Development as a multi-level and multi-actor process
While gaining more knowledge about what works, what doesn’t and why is an important part of the development puzzle, it is far from enough to promote justice and sustainability in the complex context of today’s policy arenas. The space where decisions are made over aspects of the public domain is becoming increasingly complex as it usually has both local and global ramifications and as it is being populated by a wide variety of social groups and actors, both formal and informal, both public and private, and both legitimate and criminal. It is also important not just to point out how globalization is exerting its effects, or how global governance could have impact on national- and local-level entities, but rather to see local-global encounters as processes potentially transforming both the local and the global (Hart 2006).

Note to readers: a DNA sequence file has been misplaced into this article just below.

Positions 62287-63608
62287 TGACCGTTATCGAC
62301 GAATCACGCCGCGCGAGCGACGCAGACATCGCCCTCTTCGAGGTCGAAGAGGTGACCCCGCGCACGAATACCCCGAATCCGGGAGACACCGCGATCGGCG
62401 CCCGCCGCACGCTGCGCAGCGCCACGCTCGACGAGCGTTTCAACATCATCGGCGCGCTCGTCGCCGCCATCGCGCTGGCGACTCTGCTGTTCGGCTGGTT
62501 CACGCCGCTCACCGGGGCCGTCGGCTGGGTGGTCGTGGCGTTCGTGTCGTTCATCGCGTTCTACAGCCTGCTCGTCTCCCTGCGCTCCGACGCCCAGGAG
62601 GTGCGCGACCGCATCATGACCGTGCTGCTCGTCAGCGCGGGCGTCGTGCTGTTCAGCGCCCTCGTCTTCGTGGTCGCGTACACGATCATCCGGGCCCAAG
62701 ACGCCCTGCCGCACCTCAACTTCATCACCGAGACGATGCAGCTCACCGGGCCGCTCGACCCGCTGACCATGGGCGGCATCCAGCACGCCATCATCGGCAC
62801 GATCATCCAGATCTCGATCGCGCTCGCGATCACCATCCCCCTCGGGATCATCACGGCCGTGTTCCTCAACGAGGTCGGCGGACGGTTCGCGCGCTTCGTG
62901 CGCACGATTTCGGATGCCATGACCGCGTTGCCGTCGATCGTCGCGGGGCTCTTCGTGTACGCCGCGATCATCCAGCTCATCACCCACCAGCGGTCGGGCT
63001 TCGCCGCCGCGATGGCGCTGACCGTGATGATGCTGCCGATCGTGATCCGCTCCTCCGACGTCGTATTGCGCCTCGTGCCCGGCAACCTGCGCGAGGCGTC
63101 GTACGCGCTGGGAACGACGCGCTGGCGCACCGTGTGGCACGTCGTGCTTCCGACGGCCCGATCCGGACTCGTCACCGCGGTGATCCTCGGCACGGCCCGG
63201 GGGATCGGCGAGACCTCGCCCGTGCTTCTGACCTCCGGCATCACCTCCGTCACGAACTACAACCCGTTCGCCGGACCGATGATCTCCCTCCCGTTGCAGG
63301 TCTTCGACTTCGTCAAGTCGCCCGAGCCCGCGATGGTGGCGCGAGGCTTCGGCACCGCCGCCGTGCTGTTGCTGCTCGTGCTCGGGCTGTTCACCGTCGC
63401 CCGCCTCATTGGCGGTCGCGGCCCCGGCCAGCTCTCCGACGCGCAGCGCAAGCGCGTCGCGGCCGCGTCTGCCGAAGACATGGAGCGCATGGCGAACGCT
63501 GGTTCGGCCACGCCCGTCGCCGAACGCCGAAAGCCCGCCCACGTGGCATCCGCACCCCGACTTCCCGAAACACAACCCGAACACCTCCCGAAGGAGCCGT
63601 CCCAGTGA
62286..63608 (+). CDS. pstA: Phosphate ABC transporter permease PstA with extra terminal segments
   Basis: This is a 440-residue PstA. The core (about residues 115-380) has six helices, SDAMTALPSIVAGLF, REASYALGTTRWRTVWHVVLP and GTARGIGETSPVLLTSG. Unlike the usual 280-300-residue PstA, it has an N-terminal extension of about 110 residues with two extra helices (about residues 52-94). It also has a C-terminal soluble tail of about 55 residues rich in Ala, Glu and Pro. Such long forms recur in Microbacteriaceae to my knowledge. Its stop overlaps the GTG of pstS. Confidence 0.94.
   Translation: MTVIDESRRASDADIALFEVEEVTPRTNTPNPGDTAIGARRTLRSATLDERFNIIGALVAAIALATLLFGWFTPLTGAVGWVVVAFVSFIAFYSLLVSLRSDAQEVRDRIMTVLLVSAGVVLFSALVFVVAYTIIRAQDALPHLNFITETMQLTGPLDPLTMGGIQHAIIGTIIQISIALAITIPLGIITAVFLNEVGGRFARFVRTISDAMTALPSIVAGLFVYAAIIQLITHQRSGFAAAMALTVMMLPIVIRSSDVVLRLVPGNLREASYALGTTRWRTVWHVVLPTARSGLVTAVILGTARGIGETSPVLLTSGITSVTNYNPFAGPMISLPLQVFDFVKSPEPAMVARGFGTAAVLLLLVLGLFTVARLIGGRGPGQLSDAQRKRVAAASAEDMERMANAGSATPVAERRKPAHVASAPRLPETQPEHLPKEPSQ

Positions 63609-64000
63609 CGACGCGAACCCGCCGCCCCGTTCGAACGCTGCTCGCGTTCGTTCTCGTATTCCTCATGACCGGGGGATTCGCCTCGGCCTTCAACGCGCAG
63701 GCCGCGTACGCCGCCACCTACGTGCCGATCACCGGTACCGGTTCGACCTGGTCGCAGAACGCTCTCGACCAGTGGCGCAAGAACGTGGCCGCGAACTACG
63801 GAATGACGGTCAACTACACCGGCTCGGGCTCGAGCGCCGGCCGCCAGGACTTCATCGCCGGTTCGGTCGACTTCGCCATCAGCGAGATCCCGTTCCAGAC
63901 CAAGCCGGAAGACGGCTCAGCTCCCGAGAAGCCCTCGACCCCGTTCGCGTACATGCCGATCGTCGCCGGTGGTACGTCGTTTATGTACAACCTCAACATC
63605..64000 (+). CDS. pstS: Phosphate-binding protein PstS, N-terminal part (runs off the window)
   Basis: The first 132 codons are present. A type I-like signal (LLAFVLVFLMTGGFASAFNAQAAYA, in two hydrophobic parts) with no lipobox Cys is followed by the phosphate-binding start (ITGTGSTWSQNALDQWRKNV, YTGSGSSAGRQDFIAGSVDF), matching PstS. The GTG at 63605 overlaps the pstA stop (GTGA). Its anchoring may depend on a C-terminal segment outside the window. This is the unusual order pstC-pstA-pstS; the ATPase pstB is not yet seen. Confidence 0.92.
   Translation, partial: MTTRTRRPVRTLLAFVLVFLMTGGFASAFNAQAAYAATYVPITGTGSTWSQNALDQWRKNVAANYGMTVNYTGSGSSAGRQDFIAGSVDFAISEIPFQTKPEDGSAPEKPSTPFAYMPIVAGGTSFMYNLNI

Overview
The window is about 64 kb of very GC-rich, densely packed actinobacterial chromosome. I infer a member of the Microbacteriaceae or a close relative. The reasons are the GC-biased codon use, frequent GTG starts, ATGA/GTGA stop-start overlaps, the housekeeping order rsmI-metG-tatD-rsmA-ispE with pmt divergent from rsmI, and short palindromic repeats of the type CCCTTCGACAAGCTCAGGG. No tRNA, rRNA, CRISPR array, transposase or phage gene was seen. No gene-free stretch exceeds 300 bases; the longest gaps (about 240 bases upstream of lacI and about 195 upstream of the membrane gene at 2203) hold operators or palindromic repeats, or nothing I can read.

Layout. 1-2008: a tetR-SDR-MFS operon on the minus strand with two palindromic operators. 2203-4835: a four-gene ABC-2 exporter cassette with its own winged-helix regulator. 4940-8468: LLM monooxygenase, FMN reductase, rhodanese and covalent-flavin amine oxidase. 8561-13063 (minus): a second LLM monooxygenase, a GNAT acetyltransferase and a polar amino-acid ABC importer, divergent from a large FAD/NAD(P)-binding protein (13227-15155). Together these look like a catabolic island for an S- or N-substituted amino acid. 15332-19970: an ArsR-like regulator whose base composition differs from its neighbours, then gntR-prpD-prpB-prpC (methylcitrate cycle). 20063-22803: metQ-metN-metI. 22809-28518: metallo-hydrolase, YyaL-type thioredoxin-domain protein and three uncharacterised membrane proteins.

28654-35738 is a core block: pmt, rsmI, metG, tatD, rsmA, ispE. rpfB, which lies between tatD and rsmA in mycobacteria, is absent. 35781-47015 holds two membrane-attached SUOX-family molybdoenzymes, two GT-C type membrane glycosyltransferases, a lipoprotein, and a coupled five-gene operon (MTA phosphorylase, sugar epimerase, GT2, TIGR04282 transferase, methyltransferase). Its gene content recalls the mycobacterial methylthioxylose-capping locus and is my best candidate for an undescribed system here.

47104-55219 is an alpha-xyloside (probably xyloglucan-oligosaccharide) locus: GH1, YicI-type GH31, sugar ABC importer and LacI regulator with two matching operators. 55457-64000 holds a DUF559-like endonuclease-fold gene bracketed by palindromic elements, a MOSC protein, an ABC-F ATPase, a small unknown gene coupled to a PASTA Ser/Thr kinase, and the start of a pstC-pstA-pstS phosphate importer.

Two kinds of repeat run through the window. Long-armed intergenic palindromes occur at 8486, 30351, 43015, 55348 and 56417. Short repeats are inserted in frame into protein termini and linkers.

In this policy space, there is a priori no guarantee of agreement about the specific meaning of justice and sustainability – quite to the contrary. And there is bound to be even more disagreement about the ways to promote them. These divergent views do not just relate to divergent interests, they may also relate to divergent perspectives on the world and/or to causal understandings of how things work and can be changed. In this sense, multi-level governance is not just a complicated form of governance, it is also a necessity in the world as we currently know it.